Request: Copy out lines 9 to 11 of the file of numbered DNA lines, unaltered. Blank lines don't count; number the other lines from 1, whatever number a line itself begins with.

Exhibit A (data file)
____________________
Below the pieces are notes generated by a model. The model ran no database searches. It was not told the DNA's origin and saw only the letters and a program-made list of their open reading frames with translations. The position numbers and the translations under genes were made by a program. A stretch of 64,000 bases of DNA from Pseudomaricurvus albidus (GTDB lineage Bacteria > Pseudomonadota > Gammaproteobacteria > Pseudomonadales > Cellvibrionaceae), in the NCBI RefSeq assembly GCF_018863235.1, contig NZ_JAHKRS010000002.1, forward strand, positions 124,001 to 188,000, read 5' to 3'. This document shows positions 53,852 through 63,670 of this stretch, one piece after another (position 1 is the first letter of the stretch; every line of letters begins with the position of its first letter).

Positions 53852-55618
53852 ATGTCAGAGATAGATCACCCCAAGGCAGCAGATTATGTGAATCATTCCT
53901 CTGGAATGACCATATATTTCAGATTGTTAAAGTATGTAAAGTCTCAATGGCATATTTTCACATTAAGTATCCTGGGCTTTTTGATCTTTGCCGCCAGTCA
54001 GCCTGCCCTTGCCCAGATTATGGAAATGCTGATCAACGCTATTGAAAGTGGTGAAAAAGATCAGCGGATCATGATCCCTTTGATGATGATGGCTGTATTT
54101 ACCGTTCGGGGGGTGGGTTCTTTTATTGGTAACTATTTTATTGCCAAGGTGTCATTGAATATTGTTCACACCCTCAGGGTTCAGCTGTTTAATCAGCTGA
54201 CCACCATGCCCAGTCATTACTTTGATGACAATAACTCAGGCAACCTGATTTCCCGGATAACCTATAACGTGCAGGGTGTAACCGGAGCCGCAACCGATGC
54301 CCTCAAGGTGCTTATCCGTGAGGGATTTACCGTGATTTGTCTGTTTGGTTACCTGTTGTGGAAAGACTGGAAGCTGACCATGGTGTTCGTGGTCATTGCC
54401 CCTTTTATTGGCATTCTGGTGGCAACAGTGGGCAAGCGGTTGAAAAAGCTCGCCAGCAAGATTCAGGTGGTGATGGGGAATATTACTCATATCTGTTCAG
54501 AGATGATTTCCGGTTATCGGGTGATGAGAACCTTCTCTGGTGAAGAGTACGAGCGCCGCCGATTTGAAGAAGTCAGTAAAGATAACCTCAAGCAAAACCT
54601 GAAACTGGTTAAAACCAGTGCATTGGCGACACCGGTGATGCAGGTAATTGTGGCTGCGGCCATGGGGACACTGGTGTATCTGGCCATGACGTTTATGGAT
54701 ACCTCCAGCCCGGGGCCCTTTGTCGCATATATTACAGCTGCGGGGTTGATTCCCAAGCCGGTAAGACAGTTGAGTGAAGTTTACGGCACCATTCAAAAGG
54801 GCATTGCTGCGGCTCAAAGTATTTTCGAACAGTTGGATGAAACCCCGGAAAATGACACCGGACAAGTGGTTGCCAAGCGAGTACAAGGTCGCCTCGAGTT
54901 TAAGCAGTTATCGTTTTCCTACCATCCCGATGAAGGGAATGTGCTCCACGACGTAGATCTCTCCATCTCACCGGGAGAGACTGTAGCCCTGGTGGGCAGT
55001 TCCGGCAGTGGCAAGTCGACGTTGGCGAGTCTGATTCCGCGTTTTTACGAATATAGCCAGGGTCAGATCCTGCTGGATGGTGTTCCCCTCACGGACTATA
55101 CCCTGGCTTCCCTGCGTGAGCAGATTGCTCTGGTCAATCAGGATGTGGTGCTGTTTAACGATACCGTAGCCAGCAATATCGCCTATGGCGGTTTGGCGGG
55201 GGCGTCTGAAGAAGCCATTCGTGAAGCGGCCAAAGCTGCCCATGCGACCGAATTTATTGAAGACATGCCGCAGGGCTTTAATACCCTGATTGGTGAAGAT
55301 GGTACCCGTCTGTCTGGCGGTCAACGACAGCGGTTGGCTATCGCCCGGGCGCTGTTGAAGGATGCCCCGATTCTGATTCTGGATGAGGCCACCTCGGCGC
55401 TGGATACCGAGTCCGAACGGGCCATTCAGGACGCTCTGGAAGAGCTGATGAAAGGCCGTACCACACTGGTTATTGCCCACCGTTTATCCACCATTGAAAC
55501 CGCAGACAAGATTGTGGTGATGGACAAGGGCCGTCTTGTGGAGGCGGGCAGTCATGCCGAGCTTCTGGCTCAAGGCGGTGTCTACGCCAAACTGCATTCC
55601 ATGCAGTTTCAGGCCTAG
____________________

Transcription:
54401 CCTTTTATTGGCATTCTGGTGGCAACAGTGGGCAAGCGGTTGAAAAAGCTCGCCAGCAAGATTCAGGTGGTGATGGGGAATATTACTCATATCTGTTCAG
54501 AGATGATTTCCGGTTATCGGGTGATGAGAACCTTCTCTGGTGAAGAGTACGAGCGCCGCCGATTTGAAGAAGTCAGTAAAGATAACCTCAAGCAAAACCT
54601 GAAACTGGTTAAAACCAGTGCATTGGCGACACCGGTGATGCAGGTAATTGTGGCTGCGGCCATGGGGACACTGGTGTATCTGGCCATGACGTTTATGGAT